South Korean Yards Suffer Due to “Heavy Tail” Deals
Debts owed by South Korea’s top shipbuilders have more than doubled since 2010.
The combined borrowings by Hyundai Heavy Industries, Samsung Heavy Industries and Daewoo Shipbuilding & Marine Engineering (DSME) jumped to 23.9 trillion won ($20 billion) at the end of 2015 from 10 trillion won at the end of 2010, reports Yonhap news agency.
Heavy tail contracts, where the buyer makes a larger payment late in the building process, may have contributed to the surge in debt. Before the financial crisis, shipbuilders typically received four similar payments over several years. However in recent years, owners are more likely to pay over half at delivery time. This means cancelled orders can result in greater losses for the yards.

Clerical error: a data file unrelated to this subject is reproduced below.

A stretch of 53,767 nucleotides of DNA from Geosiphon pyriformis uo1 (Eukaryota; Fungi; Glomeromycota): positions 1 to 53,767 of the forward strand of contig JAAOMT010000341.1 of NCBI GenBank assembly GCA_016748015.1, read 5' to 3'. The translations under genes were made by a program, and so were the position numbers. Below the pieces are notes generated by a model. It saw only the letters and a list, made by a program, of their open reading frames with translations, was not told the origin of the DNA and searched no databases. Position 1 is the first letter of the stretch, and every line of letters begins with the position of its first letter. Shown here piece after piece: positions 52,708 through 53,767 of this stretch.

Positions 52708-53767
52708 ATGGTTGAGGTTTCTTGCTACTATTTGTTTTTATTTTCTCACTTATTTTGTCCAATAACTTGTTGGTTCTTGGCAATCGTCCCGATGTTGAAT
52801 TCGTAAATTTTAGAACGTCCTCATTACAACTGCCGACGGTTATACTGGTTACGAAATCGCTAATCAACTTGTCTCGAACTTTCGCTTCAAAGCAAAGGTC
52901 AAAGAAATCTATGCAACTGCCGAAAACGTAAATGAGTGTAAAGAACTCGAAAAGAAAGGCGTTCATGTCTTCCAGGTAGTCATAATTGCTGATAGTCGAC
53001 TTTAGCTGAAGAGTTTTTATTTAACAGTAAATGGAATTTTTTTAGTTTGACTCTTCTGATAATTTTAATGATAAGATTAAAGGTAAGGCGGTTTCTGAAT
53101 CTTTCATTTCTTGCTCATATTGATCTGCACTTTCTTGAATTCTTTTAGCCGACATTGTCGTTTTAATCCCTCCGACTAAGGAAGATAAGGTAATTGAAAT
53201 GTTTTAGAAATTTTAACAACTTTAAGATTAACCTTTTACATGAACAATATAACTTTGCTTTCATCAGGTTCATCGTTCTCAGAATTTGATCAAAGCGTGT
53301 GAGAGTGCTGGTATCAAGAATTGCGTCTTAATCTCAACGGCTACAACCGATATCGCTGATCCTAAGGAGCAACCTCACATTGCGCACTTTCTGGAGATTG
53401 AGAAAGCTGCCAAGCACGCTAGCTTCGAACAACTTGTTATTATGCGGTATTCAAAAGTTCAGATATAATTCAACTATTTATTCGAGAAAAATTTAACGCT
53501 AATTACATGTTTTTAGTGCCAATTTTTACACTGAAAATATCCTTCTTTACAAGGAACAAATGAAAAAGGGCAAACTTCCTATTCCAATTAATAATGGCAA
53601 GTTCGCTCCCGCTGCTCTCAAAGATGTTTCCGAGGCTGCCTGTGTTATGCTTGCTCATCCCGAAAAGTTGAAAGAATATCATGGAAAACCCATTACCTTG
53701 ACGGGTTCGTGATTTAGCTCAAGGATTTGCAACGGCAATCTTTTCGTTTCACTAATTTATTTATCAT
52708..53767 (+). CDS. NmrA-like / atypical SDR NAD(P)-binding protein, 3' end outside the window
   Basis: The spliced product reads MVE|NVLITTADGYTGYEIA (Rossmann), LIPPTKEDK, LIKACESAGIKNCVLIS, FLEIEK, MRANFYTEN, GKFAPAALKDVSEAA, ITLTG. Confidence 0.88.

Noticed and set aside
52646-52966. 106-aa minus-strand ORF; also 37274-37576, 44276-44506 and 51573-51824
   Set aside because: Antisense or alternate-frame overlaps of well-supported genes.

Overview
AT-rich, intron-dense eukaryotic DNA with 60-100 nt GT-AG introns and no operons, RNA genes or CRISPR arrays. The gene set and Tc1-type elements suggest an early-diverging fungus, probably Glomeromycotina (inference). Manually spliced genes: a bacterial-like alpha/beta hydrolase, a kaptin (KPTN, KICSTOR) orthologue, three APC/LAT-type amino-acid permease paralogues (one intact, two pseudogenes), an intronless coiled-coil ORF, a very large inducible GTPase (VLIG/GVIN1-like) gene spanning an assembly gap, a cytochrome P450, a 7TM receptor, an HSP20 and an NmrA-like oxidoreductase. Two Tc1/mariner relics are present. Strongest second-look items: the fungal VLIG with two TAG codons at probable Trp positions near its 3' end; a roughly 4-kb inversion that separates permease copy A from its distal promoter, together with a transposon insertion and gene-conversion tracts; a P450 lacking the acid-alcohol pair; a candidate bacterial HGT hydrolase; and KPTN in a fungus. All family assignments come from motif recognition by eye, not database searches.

“As new orders have nearly dried up this year, it will be hard for shipbuilders to refuse to accept any vessel order even if it is a heavy tail contract,” said an official from a shipbuilder’s creditor bank.
DSME is currently undergoing a creditors-led restructuring, and early this week, Hyundai Heavy Industries is expected to submit its self-help plans which include cutting 3,000 jobs (10 percent of its total workforce) to its main creditor KEB Hana Bank, says Yonhap. Samsung is also likely to present further restructuring measures to its creditor Korea Development Bank.
2015 was the first year that all three yards registered losses. However, DSME returned to the black in the first quarter this year as a result of cost reduction efforts. Net profit was 31.4 billion won ($2.7 million) compared to a loss of 1.12 trillion won in the previous quarter, the company said in a regulatory filing. Hyundai Heavy Industries and Samsung Heavy Industries also returned to the black in the first quarter.
According to Clarkson Research Services, South Korean shipbuilders had an order backlog of 27.59 million compensated gross tons at the end of March, the lowest since March 2004.
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